Commencement 2022 profile: Miranda Ampadu
Faith plays important role during nursing student's time at Binghamton
Miranda Ampadu is a first-generation nursing graduate who is passionate about helping others and confident about her ability to overcome challenges.
“A lot of responsibility comes along with being a first-generation college student,” she said. “There is a lot that is expected of me because my family wants to see me excel. My mum did not have the chance to attend college, and she always tells me that it’s a privilege. It was important for me to make education my priority to make my family proud. Knowing that you are changing the story of your family is a big accomplishment.”
Ampadu grew up in Ghana and moved to the U.S. when she was 18. She got her GED and graduated with an associate degree from Westchester Community College before transferring to Binghamton University’s Decker College of Nursing and Health Sciences.
She found her calling to nursing at a young age.
When her grandmother became sick, the responsibility fell to Ampadu to take care of her. At 14 years old, she was in charge of feeding her, cleaning up and administering her medications as well as comforting her and supporting her through her illness.
“Being there for my grandmother really directed my focus, and I knew that I wanted to go into nursing,” she said. “I have always had this passion to care for and help other people.”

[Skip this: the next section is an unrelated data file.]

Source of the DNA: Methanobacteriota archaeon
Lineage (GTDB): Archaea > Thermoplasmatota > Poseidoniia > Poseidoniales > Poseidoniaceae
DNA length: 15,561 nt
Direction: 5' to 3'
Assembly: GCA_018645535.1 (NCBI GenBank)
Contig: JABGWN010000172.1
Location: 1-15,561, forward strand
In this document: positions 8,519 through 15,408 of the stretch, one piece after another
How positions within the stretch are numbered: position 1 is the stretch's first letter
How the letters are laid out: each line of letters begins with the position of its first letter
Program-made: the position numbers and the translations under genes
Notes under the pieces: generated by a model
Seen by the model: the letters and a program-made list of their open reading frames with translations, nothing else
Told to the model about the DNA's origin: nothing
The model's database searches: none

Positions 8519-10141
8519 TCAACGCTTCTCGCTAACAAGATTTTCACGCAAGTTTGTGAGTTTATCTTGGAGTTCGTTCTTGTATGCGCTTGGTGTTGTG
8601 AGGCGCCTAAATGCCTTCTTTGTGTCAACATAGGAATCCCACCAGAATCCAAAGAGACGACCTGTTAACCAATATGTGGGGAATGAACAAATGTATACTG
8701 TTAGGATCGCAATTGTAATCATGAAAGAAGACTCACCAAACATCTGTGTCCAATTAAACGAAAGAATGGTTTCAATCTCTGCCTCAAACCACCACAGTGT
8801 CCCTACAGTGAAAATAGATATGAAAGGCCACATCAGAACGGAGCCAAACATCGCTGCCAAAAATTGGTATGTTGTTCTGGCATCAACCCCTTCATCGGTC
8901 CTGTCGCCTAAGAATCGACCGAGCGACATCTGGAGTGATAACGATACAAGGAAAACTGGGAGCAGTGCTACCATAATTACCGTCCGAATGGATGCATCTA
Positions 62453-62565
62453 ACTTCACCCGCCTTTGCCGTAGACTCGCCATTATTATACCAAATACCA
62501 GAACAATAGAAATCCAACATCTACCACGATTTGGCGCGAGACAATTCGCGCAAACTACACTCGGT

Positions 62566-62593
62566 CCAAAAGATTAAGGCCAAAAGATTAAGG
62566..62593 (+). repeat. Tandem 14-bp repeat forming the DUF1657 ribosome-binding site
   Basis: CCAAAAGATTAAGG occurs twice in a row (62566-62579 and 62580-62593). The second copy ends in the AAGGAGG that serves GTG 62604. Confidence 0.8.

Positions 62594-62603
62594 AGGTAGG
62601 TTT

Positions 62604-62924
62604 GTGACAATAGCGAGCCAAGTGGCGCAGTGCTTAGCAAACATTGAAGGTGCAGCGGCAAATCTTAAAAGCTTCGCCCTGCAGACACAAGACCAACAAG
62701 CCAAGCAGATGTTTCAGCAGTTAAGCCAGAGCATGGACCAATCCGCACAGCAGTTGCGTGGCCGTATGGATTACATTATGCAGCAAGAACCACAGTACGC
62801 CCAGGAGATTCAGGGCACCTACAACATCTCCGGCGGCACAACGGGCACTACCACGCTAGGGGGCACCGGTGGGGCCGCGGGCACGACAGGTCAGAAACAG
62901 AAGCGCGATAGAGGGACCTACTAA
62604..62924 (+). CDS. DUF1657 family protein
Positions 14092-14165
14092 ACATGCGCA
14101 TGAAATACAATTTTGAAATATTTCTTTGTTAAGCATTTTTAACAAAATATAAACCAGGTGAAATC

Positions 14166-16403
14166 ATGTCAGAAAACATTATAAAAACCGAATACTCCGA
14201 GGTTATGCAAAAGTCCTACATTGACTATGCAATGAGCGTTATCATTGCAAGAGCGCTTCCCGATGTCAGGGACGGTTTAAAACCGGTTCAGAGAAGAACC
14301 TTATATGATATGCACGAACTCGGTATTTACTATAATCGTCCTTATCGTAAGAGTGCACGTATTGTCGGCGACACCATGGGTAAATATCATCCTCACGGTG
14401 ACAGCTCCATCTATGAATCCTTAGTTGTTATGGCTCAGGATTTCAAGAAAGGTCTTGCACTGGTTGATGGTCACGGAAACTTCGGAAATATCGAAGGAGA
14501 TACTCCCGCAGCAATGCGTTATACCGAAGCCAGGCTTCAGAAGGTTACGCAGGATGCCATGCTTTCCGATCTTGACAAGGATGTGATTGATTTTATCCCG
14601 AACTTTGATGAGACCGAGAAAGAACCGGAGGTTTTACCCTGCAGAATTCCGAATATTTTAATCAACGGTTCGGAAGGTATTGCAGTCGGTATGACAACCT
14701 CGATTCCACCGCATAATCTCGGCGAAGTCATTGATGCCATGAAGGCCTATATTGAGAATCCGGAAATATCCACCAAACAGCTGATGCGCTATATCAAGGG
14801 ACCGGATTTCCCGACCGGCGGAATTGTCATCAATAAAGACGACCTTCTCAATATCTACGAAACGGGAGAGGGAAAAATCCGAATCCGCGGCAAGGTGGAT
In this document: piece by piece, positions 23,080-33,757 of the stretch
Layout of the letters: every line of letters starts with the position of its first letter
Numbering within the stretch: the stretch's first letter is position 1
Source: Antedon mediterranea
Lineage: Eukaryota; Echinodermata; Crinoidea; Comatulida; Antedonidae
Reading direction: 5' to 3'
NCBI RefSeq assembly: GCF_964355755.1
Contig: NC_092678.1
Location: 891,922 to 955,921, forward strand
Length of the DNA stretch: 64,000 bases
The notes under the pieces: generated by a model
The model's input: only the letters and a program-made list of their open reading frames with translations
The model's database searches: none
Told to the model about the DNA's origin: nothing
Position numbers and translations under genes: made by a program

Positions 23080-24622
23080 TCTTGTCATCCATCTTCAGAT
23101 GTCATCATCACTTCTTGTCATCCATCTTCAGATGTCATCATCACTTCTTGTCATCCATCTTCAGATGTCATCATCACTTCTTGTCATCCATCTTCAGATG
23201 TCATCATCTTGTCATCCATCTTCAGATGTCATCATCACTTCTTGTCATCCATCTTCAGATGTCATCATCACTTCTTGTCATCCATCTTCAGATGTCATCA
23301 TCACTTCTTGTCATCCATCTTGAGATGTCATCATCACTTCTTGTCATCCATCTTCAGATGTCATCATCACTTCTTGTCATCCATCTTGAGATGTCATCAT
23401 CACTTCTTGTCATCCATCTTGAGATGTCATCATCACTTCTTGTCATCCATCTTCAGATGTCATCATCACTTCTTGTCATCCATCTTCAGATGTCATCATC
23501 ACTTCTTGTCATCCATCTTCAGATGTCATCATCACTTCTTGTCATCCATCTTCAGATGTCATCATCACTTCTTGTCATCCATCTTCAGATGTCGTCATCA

As a transfer student, the transition to the academics of Decker College was not an easy one for Ampadu. With rigorous exams and attending clinicals twice a week, it became overwhelming at times.
Ampadu’s faith played an important role during her time as a student: “Everything I have achieved here at Binghamton, from acceptance letters to scholarships and now a degree in nursing, was not by my strength, but by the grace of God. I am very grateful to him.”
Ampadu worked through college, was inducted into the National Society of Leadership and Success and became a member of the University’s African Student Organization.
“The African Student Organization really encouraged and motivated me during my time at Binghamton,” she said. “Seeing people like me come together to do something with our lives makes me feel proud.”
At the beginning of her senior year, Ampadu experienced a great loss when her father passed away. Unsure if she could continue with school, she persevered with the support of her family, friends and professors.
“[Clinical assistant professor] Lori Sprague and [lecturer] Kathleen Payne are two of my clinical instructors who have helped me a lot,” Ampadu said. “They encourage me, check up on me and push me to do more than I think I can. They are two of the few professors who really mean it when they say ‘I’m here for you.’ It makes you feel special to know that your professor really believes in you.”
Ampadu urges other students who are struggling to push forward and remember why they began their journey in the first place. Seeking support and taking the time to care for yourself are both necessary factors in being a successful student.
“Nursing has taught me so much about gratitude and being humble,” she said. “There are so many little things that we take for granted every day and there is so much to be grateful for.”
After Ampadu graduates, she will take the National Council Licensure Examination (NCLEX-RN exam, necessary to become a registered nurse) and begin her career as a professional nurse. She intends on specializing in medical-surgical nursing before transitioning to geriatrics or pediatrics. She also plans to return to school for a master’s degree to become a nurse practitioner.